The Tigre de Cristal casino resort in the Russian Far East looks set to maintain a monopoly until the second half of 2019 in the special investment zone that hosts it, said a Friday note from Union Gaming Securities Asia Ltd.
The brokerage stated – referring to Summit Ascent Holdings Ltd, a key backer of Tigre de Cristal, a property in the Primorye Integrated Entertainment Zone (IEZ) near Vladivostok: “In all likelihood Summit Ascent will remain the lone operator until at least second half 2019…”
“This is an enviable runway as it allows the company to effectively lock up the locals market in the meantime,” said analyst Grant Govertsen.
Union Gaming stated that it was conservatively estimating Tigre de Cristal’s VIP turnover to increase by 80 percent year-on-year for the whole of 2017. Hong Kong-listed Summit Ascent is controlled by Asian gaming entrepreneur Lawrence Ho Yau Lung.
The brokerage added that the possibility of change to the casino taxation system in Russia – reported recently – was in its view “unlikely”, further noting that the taxation burden on casinos there was “still the lowest in Asia,” with a per gaming device and per table tax that equated approximately to 2 percent of casino gross gaming revenue (GGR).
But Union Gaming did observe that currency exchange issues were “likely holding back some amount of foreign tourist mass business” at the property.
“This is because foreign currency must first be exchanged (for a fee) into roubles at a third-party bank located within Tigre de Cristal, which must then be exchanged for gaming chips. The process repeats itself in reverse when a customer is ready to leave, including incurring foreign exchange transaction fees again,” wrote Mr Govertsen.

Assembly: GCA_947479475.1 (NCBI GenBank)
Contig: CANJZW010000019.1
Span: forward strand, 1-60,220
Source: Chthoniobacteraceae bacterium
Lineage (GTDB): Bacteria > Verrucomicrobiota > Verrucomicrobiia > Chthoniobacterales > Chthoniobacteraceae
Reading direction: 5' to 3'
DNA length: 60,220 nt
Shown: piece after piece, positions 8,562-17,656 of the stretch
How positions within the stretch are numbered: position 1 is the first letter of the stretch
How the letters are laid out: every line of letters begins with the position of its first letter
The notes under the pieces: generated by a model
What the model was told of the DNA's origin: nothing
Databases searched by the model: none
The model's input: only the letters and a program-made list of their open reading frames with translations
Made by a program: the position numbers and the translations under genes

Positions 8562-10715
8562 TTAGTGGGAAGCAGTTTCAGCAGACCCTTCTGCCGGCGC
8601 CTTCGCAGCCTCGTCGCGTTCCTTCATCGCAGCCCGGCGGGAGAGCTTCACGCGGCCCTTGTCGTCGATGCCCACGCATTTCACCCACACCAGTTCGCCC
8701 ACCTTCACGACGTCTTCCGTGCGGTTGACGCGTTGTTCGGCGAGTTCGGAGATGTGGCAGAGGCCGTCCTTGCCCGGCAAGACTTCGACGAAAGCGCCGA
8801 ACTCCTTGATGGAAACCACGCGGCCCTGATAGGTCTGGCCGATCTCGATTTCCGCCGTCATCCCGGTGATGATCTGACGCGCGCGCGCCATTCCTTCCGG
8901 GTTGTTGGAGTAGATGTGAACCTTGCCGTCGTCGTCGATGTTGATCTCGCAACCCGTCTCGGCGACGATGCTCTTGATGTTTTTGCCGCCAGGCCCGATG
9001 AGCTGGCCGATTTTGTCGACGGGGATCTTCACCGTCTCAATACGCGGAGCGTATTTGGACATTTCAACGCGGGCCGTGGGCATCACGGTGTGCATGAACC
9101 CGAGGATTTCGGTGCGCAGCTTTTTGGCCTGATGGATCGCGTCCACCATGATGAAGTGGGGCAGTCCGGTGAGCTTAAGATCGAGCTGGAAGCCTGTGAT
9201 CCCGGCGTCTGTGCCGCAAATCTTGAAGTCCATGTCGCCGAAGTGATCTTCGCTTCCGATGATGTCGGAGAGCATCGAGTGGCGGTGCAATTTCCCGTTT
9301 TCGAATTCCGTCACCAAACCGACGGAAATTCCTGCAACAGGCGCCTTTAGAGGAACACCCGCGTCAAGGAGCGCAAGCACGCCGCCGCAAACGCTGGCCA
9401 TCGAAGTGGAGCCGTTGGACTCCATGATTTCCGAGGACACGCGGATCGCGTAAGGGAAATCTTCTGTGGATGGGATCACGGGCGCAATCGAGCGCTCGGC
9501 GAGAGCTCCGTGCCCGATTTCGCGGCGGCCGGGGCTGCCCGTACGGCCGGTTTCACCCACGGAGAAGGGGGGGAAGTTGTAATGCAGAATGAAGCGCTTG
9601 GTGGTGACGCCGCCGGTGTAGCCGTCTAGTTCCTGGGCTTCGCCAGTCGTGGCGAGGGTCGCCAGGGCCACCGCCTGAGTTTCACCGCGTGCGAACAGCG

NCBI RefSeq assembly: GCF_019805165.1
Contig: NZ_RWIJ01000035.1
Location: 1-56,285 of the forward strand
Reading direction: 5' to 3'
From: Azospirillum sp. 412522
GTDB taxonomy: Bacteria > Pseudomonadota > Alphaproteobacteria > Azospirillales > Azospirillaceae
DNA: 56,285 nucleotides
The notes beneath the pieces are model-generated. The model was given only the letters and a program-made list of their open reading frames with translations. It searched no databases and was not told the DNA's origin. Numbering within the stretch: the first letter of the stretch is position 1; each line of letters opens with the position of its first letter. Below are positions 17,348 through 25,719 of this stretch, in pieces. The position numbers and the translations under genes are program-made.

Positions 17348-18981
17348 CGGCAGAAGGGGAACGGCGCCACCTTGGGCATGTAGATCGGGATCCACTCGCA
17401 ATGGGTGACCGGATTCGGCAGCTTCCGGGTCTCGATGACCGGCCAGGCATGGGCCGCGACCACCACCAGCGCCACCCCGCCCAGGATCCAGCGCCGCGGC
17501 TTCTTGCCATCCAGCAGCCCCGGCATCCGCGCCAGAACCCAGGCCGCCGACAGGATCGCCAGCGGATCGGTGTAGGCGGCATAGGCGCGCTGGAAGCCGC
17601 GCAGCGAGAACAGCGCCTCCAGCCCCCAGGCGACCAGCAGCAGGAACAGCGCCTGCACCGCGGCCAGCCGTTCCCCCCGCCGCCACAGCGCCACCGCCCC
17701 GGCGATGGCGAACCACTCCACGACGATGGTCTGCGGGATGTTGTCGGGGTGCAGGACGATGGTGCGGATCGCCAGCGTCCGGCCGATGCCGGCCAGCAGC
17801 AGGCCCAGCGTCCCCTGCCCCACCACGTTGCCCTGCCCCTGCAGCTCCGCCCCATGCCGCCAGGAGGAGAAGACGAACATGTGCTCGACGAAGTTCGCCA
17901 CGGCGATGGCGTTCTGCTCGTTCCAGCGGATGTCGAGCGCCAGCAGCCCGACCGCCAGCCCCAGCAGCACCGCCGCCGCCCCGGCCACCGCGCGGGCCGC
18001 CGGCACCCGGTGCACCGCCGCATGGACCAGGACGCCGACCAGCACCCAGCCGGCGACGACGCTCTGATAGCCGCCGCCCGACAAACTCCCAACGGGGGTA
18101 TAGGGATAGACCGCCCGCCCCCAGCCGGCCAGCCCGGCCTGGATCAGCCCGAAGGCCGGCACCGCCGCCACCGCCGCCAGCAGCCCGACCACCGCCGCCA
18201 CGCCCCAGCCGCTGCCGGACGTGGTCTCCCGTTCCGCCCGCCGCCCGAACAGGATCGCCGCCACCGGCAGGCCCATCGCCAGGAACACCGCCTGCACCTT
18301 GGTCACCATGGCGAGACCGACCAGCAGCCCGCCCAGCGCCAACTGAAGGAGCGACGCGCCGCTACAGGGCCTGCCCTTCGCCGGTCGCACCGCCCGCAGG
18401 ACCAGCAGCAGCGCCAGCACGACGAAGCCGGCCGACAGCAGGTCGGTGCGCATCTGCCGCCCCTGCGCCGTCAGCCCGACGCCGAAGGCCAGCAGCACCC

Friday’s report followed a non-deal roadshow for investors held recently by Union Gaming.
The brokerage added that by the latter half of 2019, it “would expect Summit Ascent’s Phase 2A, as well as NagaCorp’s project, to come online [to market].”
The latter comment was a reference to another Hong Kong-listed firm, Cambodian casino operator NagaCorp Ltd, which is also investing in Primorye.
In October last year, NagaCorp’s chairman had told GGRAsia that the firm was completing the piling work on its Russia resort. A first-phase cost for the Primorye scheme of between US$50 million and US$70 million has been mentioned in previous commentary by the company.
“Ultimately we do think scale will be beneficial and expect the cluster-effect of multiple casinos to have a positive impact on market-wide VIP GGR,” said Mr Govertsen.
It was recently reported by several casino industry trade publications that the Russian federal government – purportedly concerned about delays to the projects promised by other investors – had taken over leadership of the Primorye IEZ.
Mr Govertsen’s memo didn’t explicitly refer to those media reports, but noted: “One of the three other licensees, Royal Time, recently had its licence pulled due to delays.”
Royal Time LLC had planned to build a so-called integrated resort in the zone, with the working title ‘Phoenix’. The project had reportedly been marred by delays and legal disputes.
“We believe the Deputy Prime Minister of Russia, who is largely responsible for the development of Russia’s Far East, is putting pressure on the other licensees to move forward with their respective projects,” said Union Gaming’s Mr Govertsen.
In Primorye’s favour were infrastructure and other improvements helping to make Vladivostok and its surroundings an increasingly popular tourism destination, suggested the brokerage.
They included: a new highway reducing to 15 minutes the transit time between Vladivostok’s airport and the IEZ; and the implementation of an online visa application system reportedly due to start in three weeks. This would “make it much easier for Chinese to obtain individual visas,” said the institution.
“Ultimately, we like the odds of a jurisdiction that is friendly with China to enjoy the benefits of outbound Chinese tourism (i.e. opposite of what [South] Korea is currently experiencing),” wrote Mr Govertsen.
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”We expect Goa to quickly become a US$1 billion market as it transitions to land-based casinos (from US$150 million today), which is still just a fraction of India’s total GGR potential of US$10 billion to US$17 billion”
Analyst at Union Gaming Securities Asia